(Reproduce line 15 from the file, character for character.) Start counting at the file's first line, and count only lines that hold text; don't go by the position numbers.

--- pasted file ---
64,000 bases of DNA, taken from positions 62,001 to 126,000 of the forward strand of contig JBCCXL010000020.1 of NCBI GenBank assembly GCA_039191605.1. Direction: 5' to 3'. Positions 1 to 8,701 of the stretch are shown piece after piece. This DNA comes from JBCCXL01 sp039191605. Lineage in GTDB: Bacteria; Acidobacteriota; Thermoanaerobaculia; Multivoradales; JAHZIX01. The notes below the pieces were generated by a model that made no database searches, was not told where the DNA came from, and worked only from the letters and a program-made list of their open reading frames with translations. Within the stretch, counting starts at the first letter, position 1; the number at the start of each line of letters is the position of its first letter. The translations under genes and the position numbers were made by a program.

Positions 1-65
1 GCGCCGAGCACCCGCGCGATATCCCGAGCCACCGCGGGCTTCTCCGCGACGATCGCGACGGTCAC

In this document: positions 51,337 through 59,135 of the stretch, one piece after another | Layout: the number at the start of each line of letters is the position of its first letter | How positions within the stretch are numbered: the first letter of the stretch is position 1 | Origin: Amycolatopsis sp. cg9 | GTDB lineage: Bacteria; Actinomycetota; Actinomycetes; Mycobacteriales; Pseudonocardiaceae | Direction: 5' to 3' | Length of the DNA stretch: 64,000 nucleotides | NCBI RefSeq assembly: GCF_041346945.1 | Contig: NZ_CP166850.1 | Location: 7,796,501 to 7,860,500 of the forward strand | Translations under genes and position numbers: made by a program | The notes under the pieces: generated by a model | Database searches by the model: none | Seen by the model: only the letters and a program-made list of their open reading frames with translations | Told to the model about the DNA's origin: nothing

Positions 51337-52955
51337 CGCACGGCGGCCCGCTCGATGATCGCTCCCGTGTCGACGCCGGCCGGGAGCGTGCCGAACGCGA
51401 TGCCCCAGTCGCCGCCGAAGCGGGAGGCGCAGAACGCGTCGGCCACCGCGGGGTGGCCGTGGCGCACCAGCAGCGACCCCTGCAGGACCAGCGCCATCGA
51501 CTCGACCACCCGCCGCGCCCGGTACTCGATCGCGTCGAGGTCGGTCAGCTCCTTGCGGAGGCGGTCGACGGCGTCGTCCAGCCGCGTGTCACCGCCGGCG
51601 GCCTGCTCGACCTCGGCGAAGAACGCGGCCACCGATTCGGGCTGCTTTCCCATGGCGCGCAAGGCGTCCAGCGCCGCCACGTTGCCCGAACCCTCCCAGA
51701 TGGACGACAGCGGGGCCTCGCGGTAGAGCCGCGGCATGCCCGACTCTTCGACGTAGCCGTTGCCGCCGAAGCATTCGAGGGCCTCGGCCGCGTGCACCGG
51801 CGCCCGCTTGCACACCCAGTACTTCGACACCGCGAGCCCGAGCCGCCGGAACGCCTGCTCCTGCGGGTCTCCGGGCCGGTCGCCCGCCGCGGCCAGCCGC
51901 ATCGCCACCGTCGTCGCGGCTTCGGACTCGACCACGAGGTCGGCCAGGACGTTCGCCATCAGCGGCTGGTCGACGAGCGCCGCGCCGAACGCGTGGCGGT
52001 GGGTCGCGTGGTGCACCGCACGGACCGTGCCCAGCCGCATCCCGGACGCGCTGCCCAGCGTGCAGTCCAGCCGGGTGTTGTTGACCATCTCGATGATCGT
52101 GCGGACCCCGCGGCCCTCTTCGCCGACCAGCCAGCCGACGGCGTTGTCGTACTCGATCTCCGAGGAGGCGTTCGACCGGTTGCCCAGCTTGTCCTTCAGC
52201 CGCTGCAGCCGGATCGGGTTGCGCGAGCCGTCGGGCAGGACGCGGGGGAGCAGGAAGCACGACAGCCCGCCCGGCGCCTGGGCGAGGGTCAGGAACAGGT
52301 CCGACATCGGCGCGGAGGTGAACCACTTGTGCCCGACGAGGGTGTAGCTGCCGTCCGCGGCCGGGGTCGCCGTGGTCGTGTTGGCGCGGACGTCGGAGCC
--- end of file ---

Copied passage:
52201 CGCTGCAGCCGGATCGGGTTGCGCGAGCCGTCGGGCAGGACGCGGGGGAGCAGGAAGCACGACAGCCCGCCCGGCGCCTGGGCGAGGGTCAGGAACAGGT